(I adore that little snowman. I can’t wait to get stitching on them all!)

  14. The best part of being at the end of the internets is that if the tubes went down at 11:01, I’d still collapse into a fit of flop sweats.

  15. Liz

    Ahh, another craft that I dream about tackling. Then I look at my boxes (yes, boxes) of yarn. Yarn that I haven’t touched in months. But I digress. Those are funky little designs. I’ve shunned cross stitch for a long time because I always thought the designs were hokey, but not these.

  16. Oh, the hokey projects are definitely out there. The hokey-ness levels in cross stitching are much higher than in knitting, but if you know where to look, there are some really classy, beautiful things out there. I like stitching more than knitting, because my sweaters never turned out as perfect as I’d like. I spent years on an Alice Starmore cardigan and it’s beautiful but the fit looks… well, homemade. Heh. Knitting is, however, much easier to do at hockey games. And if I had a little kid to knit for? I’d make little cableknits left and right!

  17. there really isn’t anything worse than reaching the end of the internet… or having no computer. They are sort of the same, actually. Although as bad as it feels now sometimes (Saturdays, I’m looking at you), I have to remember that when I was an admin assistant I reached the end of the internet every. damn. day.

  18. I have to remember that when I was an admin assistant I reached the end of the internet every. damn. day.

    I currently am an admin assistant. And I do that. Every. Damn. Day. :D Especially since my employer has recently realized that sudokus count as “games” and blocks access to them online. Back when I still had access to them, at least hitting the end of the interwebs didn’t mean there wasn’t anything to pass the time. ::Shakes head sadly:: How did people live before the internet? There must have been rampant alcoholism in the steno pool.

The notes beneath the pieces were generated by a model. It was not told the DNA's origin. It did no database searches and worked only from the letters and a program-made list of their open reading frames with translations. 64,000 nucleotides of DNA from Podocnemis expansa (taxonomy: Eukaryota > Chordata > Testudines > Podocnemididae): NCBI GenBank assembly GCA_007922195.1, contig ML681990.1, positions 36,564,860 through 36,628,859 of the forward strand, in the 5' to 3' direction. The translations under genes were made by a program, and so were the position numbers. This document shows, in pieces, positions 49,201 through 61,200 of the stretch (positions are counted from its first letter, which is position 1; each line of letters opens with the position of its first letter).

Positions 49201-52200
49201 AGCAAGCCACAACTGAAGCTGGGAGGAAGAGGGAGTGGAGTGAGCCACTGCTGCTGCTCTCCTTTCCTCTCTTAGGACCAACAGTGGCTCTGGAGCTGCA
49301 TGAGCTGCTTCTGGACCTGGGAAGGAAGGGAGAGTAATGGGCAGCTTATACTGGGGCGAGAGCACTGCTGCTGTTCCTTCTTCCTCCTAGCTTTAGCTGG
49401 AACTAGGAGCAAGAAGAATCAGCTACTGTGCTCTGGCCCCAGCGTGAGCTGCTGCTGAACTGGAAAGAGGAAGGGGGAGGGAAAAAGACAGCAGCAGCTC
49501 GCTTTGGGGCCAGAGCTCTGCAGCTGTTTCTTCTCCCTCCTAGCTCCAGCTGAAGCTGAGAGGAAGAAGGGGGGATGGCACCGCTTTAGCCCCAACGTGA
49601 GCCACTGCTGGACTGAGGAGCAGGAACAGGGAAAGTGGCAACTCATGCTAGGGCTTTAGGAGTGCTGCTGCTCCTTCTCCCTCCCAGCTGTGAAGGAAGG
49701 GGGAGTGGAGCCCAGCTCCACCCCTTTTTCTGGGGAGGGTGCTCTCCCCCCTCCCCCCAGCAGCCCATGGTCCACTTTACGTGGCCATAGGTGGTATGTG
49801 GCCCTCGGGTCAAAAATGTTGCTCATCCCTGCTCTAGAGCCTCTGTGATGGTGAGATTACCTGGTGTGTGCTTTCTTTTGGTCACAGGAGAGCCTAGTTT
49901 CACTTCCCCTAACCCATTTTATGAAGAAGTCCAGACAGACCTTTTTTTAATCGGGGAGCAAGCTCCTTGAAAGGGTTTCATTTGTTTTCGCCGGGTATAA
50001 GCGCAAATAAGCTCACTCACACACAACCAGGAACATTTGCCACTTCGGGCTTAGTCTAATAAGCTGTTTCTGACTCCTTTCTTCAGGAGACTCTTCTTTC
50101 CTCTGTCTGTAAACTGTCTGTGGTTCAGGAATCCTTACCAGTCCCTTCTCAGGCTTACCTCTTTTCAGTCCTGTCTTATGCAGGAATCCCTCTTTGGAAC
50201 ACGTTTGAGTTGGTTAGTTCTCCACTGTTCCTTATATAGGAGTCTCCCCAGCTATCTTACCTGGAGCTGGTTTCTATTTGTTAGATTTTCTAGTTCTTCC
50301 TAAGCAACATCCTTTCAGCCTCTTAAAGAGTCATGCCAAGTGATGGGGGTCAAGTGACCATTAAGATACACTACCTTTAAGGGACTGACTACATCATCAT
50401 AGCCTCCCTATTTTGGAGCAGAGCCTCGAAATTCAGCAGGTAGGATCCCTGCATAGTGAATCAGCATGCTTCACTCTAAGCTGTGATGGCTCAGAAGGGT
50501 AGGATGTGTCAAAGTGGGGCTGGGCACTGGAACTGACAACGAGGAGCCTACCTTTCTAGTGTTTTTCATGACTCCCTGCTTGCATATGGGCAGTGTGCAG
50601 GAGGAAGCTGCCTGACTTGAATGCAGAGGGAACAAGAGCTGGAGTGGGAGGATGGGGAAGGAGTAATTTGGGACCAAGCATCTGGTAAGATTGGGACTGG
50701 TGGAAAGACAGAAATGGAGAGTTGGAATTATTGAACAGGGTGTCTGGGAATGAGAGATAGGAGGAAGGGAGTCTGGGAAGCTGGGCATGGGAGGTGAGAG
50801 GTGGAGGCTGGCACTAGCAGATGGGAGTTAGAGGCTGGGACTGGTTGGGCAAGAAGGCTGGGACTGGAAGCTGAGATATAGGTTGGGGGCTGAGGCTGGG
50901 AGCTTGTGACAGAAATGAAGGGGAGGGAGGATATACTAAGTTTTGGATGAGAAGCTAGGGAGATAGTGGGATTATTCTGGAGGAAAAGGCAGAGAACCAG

19. Yes, flasks of whiskey make EVERYTHING better.

    =P

  20. HG

    Oooo… I may be doing some ordering soon…

  21. How did people live before the internet? There must have been rampant alcoholism in the steno pool.

    I suspect a lot of note passing, gossiping and “coffee breaks”. :D

  22. There must have been rampant alcoholism in the steno pool.
    oh, definitely. I asked my mom about that recently, and she said they used to just sit there. So I guess it’s not as bad as it COULD be.

  23. I suspect a lot of note passing, gossiping and “coffee breaks”.

    I asked my mom about that recently, and she said they used to just sit there.

    HAHAHAHAHAHA!!!! Either way, it sounds excruciating!

  24. HG

    “coffee breaks”

    aka “Safety Meetings”.

  25. I am trying to resist the cross-stitch! Those snowmen and Santas might push me over the edge.

    I love the “Leaves Go Whirling Past”. That’s my favorite thing about autumn. I saw a movie years ago and I have forgotten everything about it except it was about Halloween and they used a lot of swirling leaves to create the Fall atmosphere. And it worked. The leaves falling are proof that the weather is finally cool.

  26. Don’t resist! Give in to the santas and snowmen! You know you want to!

    And yeah, whirling leaves and leaves crunching underfoot are the best!

  27. Pingback: Burl: Completed! « IPB Living

  28. Yesterday, while I was at work, my cousin stole my iphone and
    tested to see if it can survive a 25 foot drop, just so she can be a youtube sensation. My
    iPad is now destroyed and she has 83 views.
    I know this is totally off topic but I had to share it with someone!